Mention must go to Deirdre Chapman for her magnetic presence as Berthe, Giselle’s wise, suspicious, protective mother, chillingly miming the legend of the Wilis to warn her daughter against seduction by the impostor Albrecht. And there was sterling work from Valentino Zucchetti as the lead man in the first act pas de six, performing an exhausting petit allegro variation with flair and enviable technique. All this was accompanied in competent but hardly inspiring fashion by the orchestra of the Royal Opera House under Boris Gruzin, who brought out the workaday qualities of Adam’s score more than its occasional bursts of melodic richness.
It's becoming a cliché on theartsdesk to say that the evening was Osipova's – and thanks to the many strengths of Peter Wright's production that would not be entirely true – but alive, dying or undead, her Giselle is an elemental force. London is lucky to have this chance to see it.
- Giselle is at the Royal Opera House until 10 February. The performance on Monday 27 January (starring Natalia Osipova and Carlos Acosta) is being broadcast live to cinemas as part of the ROH Live Cinema Season.
Share this article
Subscribe to theartsdesk.com
Thank you for continuing to read our work on theartsdesk.com. For unlimited access to every article in its entirety, including our archive of more than 7,000 pieces, we're asking for £2.95 per month or £25 per year. We feel it's a very good deal, and hope you do too.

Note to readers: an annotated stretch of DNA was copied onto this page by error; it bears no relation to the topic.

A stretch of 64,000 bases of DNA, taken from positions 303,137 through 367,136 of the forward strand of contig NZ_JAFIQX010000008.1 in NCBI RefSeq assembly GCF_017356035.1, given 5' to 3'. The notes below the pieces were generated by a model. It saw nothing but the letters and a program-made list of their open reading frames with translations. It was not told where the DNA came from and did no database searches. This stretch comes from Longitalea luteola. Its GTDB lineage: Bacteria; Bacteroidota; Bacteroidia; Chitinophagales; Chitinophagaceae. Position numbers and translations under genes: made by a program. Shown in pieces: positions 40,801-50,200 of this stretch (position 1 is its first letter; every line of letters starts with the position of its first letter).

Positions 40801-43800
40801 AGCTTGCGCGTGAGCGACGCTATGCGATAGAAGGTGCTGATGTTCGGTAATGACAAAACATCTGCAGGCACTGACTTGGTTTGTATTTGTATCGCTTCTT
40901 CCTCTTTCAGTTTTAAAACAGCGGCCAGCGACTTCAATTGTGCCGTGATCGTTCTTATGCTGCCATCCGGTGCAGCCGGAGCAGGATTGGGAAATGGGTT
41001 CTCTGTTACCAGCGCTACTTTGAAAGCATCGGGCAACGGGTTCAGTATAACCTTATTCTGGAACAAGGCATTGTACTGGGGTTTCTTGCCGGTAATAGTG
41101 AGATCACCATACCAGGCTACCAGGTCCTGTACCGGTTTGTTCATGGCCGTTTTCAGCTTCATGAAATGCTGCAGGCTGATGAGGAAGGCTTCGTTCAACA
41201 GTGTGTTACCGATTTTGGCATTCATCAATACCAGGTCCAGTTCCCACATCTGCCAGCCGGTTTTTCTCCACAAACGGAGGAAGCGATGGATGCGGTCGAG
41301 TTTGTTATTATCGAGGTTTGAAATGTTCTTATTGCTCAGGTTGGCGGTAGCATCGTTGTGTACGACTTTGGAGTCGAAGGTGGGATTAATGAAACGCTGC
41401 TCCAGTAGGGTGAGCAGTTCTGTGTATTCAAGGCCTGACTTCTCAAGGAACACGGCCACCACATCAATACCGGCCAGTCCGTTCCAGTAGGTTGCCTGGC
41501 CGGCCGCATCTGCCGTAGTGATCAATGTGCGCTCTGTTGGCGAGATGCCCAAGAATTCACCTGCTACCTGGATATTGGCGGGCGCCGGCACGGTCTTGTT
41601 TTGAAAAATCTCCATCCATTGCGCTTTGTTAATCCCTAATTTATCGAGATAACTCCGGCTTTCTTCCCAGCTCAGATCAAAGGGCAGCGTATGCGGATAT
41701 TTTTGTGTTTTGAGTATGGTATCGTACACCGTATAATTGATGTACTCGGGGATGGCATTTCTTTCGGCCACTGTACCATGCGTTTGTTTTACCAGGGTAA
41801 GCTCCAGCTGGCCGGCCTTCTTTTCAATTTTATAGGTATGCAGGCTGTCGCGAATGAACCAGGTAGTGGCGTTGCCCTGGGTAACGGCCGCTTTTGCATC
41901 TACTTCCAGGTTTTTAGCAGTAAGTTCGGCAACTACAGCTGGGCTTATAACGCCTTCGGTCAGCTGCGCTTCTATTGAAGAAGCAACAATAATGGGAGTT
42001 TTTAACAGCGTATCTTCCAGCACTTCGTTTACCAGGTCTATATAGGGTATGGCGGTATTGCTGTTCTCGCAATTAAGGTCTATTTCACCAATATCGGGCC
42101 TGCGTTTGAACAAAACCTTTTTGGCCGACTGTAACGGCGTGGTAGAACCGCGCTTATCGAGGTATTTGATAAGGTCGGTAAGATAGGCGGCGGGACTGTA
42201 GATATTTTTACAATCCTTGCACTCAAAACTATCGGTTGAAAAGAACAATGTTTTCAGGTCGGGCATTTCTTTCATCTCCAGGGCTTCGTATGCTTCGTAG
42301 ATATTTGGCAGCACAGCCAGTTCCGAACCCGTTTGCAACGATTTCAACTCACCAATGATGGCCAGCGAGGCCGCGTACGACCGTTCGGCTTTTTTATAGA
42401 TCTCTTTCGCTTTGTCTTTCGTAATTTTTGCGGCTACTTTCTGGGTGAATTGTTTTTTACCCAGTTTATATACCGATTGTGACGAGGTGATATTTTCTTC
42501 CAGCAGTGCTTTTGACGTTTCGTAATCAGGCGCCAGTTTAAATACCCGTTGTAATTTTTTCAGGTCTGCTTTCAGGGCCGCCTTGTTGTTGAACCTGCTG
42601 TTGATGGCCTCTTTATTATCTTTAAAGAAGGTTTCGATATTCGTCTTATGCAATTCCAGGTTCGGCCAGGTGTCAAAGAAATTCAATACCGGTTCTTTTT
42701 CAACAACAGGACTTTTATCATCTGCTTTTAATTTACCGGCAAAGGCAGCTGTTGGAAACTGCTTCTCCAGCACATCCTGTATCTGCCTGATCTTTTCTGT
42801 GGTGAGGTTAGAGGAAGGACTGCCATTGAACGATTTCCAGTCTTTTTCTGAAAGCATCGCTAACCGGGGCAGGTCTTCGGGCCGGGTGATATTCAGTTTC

To take an annual subscription now simply click here.
And if you're looking for that extra gift for a friend or family member, why not treat them to a theartsdesk.com gift subscription?
Dance approaches religious experience in the hands of two truly magnificent artists
Carlos Acosta's sunny romp of a production returns, with improvements
Great dancers in long programme of new work by Baldwin, Jeyasingh and Page
Baroque music and dance illuminate each other in one-off period recreation performance
Len Goodman and Lucy Worsley trot gently through dance history
New work by Liam Scarlett dominates intriguing contemporary triple bill
DV8's verbatim physical theatre powerfully relates the life of a social outsider
Two great dancers show that Kathak and flamenco can work together
Composer's works matched with contemporary choreography by McGregor, Armitage, Whitley and Pite
A new ballet shines a spotlight on mental illness
Kathak and contemporary dancer talks about flamenco, inspiration, and his last performance piece
British dance-maker shares his views on creative practice, cognitive neuroscience, and critics